Short Story Review: “Adramelech” by Sean Hazlett

2 of 5 stars.

Demon-possessions and demon-interactions [or in this tale something residing between the two] are more often related from an observer POV, perhaps by the battler of said demon [think: Exocist]. This tale opts for the potentially more Lovecraftian POV of the person possessed or enslaved when something unknown, dark and undefined takes over the narrator and creates a 200-pg journal in an ancient dead language. The book itself then has dark power, which is also Lovecraftian.

Unfortunately, the demonic book and the series of experts consulted all drop out of the narrative as the tale pulls back and lets decades elapse showing a demon-slaved human do a couple dark things to feed his demon dead orphans in exchange for his questionable gift of being able to possess another human temporarily in order to get them to do what he wants. His own body lies inert while this is going on. The body possession implications get short-changed narratively, too.

A longer form of this tale would perhaps explore a few of the issues and situations raised, along with the relationships of the people affected by the demon.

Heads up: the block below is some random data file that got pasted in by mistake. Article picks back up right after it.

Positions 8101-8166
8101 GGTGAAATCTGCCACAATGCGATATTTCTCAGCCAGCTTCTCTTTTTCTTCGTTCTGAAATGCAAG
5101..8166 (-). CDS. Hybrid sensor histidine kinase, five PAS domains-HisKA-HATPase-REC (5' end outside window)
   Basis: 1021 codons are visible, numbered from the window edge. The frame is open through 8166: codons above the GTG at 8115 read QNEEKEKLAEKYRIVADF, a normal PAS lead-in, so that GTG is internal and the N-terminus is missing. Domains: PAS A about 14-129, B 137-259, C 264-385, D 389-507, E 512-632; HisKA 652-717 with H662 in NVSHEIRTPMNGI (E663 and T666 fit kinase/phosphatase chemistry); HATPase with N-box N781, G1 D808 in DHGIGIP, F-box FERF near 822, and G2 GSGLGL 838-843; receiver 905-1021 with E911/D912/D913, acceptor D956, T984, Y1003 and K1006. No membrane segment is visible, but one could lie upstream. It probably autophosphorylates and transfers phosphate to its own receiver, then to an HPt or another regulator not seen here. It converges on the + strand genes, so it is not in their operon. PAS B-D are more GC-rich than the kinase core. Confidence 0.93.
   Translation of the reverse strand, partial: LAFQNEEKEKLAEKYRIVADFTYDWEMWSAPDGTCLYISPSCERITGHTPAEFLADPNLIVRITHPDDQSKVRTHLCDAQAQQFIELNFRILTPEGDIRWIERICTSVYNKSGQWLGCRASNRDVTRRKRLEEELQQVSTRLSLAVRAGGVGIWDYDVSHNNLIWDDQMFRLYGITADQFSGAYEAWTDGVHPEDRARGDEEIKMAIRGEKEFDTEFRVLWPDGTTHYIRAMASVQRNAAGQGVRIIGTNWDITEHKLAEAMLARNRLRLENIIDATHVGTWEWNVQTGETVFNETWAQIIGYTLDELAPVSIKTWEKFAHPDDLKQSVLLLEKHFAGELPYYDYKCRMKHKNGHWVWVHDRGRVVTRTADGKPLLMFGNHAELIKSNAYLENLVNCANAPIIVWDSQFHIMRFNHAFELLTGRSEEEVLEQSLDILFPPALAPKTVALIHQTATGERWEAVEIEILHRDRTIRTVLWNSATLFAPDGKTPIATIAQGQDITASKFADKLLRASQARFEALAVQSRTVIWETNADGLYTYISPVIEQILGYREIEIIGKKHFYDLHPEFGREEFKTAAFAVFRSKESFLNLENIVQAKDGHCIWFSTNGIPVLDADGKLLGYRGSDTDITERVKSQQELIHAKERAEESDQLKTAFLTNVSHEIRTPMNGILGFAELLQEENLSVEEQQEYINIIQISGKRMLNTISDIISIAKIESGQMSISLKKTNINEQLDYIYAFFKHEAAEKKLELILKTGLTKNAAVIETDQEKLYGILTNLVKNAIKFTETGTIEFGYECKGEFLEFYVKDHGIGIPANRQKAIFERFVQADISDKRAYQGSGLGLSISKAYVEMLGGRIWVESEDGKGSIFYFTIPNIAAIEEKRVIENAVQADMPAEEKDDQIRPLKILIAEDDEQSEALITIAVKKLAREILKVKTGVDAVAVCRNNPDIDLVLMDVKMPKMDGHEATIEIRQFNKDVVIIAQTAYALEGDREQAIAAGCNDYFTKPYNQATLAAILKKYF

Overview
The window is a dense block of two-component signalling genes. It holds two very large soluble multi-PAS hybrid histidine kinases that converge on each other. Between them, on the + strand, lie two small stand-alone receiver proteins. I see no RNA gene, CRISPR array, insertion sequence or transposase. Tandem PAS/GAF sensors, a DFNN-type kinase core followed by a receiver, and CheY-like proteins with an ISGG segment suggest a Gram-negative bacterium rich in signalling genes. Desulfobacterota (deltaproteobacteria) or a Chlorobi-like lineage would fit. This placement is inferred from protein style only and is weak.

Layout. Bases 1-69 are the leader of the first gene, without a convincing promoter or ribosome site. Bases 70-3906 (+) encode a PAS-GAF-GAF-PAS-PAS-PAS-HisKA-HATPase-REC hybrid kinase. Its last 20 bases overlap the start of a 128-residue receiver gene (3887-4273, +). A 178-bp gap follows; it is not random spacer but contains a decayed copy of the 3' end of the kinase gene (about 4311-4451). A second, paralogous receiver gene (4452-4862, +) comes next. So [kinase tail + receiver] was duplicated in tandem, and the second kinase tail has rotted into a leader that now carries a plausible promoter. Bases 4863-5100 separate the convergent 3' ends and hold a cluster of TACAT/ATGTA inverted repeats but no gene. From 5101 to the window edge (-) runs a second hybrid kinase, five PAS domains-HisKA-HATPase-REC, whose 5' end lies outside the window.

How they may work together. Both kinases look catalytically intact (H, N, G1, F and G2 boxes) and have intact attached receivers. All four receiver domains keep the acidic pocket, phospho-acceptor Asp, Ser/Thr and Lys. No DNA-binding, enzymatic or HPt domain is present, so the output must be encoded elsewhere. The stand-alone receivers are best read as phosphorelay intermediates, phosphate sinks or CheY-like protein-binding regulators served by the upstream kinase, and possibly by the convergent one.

This tale was a quarterly contest winner appearing in Writers of the Future: Volume 33 edited by David Farland.
 
 
 
[Check out my other reviews here.]

Short Story Review: “The Dragon Killer’s Daughter” by Todd McCaffrey

2 of 5 stars.

This tale was created in the fashion of many writing prompts, in this case based on a still drawing of an armored man fighting a dragon. That’s not much to go on and leaves things wide open for interpretation. Unfortunately, the fantastical folk tale that emerges is thin on plot and lacking development.

Creatures called raksha prey on domestic farm animals driving the rural folk away. Dragons feed on raksha. Until, that is, there are too few to feed on and then dragons prey on humans. Again, driving the rural folk away. Dragons also hoard gold because of legend and folk lore. It’s some sort of innate draw to one random element or particularly shiny color.